Customization and extension of functionality
DataLad provides numerous commands that cover many use cases. However, there will always be a demand for further customization or extensions of built-in functionality at a particular site, or for an individual user. DataLad addresses this need with a mechanism for extending particular Datalad functionality, such as metadata extractor, or providing entire command suites for a specialized purpose.
As the name suggests, a DataLad extension package is a proper Python package. Consequently, there is a significant amount of boilerplate code involved in the creation of a new Datalad extension. However, this overhead enables a number of useful features for extension developers:
extensions can provide any number of additional commands that can be grouped into labeled command suites, and are automatically exposed via the standard DataLad commandline and Python API
extensions can define entry_points for any number of additional metadata extractors that become automatically available to DataLad
extensions can define entry_points for their test suites, such that the standard datalad test command will automatically run these tests in addition to the tests shipped with Datalad core
extensions can ship additional dataset procedures by installing them into a directory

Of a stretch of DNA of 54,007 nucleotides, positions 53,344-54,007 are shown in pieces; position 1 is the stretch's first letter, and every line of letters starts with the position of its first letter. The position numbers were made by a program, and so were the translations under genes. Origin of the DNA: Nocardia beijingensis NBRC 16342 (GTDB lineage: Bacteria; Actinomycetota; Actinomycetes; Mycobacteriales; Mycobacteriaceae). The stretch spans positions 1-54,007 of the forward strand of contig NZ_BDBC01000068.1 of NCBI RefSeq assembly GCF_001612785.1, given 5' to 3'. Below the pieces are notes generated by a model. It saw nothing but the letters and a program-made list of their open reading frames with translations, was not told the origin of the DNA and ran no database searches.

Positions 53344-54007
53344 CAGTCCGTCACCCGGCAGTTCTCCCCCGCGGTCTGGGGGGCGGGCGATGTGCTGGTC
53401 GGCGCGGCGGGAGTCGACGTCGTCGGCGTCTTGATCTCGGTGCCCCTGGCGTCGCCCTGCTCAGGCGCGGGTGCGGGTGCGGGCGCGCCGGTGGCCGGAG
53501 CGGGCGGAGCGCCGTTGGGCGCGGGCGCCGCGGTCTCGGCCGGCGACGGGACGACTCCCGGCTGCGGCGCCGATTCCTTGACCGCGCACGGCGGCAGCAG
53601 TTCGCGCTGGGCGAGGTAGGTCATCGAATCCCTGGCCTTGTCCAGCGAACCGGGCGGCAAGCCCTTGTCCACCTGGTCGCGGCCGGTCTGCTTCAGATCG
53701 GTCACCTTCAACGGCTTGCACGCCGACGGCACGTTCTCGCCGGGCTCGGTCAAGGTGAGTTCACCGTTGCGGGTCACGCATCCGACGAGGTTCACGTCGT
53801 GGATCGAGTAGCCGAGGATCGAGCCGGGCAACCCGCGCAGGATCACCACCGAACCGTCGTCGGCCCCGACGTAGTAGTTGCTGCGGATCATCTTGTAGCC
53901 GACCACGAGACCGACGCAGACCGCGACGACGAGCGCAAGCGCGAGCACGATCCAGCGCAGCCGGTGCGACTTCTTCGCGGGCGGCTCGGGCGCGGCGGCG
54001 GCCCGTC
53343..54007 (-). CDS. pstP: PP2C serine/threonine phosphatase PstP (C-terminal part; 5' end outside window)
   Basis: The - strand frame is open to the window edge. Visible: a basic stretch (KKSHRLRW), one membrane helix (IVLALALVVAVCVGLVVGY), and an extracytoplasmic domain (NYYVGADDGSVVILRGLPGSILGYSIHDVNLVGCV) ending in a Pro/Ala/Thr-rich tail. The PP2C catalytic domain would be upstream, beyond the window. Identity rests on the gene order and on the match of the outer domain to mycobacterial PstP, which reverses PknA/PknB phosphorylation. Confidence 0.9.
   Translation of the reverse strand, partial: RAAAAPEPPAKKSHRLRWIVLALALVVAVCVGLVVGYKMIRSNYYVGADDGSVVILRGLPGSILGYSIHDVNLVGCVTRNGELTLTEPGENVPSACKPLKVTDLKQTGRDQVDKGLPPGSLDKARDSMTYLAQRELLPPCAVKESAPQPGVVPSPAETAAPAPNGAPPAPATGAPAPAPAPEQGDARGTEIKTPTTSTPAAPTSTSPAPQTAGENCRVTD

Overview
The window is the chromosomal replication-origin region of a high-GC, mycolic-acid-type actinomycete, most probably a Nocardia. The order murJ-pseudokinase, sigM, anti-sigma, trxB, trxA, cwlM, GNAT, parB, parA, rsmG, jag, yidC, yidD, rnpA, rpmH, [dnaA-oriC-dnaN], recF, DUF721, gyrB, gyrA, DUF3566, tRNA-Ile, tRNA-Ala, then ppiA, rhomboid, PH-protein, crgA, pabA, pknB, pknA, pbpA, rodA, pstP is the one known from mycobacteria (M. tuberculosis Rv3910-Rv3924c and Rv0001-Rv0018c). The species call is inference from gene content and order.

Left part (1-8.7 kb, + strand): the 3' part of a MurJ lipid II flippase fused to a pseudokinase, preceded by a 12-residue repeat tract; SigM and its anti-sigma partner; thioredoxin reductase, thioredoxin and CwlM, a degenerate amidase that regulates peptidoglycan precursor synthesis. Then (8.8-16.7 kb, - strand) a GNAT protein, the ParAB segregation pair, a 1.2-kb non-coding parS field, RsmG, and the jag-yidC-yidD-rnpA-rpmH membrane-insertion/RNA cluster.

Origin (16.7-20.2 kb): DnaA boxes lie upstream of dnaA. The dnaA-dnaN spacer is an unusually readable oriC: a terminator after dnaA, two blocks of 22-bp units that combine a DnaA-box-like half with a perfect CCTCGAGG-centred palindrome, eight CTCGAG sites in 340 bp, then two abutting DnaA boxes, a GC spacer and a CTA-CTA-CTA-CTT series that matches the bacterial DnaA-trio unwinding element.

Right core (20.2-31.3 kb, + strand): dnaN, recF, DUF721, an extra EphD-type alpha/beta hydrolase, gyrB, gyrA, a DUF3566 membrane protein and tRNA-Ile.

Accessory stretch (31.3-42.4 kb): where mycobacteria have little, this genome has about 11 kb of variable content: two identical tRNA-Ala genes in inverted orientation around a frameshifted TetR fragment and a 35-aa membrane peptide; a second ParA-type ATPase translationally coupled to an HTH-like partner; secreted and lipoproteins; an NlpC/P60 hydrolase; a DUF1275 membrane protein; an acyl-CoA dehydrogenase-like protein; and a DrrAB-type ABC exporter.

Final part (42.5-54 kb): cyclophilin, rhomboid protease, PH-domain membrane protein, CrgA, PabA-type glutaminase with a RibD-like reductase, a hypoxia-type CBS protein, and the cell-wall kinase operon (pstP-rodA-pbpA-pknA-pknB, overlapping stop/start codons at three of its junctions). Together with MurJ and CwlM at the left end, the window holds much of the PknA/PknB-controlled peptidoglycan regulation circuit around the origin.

resources/proceduresunderneath the extension module directory
Using an extension
A DataLad extension is a standard Python package. Beyond installation of the package there is no additional setup required.
Writing your own extensions
A good starting point for implementing a new extension is the “helloworld” demo extension available at https://github.com/datalad/datalad-extension-template. This repository can be cloned and adjusted to suit one’s needs. It includes:
a basic Python package setup
simple demo command implementation
Travis test setup
A more complex extension setup can be seen in the DataLad Neuroimaging extension: https://github.com/datalad/datalad-neuroimaging, including additional metadata extractors, test suite registration, and a sphinx-based documentation setup for a DataLad extension.
As a DataLad extension is a standard Python package, an extension should declare dependencies on an appropriate DataLad version, and possibly other extensions via the standard mechanisms.